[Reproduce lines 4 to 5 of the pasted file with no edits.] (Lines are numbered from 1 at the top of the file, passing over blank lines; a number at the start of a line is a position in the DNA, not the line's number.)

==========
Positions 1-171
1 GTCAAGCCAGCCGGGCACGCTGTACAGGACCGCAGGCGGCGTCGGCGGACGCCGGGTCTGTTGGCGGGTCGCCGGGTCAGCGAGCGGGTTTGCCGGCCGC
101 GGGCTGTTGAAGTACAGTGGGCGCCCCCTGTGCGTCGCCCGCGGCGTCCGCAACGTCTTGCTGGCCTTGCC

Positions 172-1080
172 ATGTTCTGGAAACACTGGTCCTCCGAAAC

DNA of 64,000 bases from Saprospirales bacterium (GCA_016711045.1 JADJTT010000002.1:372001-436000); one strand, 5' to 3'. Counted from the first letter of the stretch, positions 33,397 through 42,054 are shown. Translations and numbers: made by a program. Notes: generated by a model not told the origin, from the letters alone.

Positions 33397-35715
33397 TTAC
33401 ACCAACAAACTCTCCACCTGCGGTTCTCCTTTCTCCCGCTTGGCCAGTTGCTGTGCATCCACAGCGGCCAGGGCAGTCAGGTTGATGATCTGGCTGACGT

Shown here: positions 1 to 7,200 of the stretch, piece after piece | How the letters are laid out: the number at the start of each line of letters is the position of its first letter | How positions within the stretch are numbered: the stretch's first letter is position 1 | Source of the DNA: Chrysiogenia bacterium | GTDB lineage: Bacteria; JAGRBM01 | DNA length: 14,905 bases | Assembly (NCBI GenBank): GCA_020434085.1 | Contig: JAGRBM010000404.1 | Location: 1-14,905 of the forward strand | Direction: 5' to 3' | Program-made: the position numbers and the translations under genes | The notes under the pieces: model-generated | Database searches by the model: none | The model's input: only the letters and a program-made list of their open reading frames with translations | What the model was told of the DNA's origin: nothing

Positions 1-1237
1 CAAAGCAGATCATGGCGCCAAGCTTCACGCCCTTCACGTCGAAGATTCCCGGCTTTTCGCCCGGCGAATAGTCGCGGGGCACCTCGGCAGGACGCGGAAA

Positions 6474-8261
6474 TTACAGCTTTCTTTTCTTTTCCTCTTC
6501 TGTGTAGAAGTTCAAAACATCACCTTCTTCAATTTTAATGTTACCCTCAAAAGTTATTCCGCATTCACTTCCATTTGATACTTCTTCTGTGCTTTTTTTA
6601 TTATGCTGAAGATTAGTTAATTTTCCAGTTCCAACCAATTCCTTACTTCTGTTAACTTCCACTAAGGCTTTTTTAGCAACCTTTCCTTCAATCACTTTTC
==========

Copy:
Positions 172-1080
172 ATGTTCTGGAAACACTGGTCCTCCGAAAC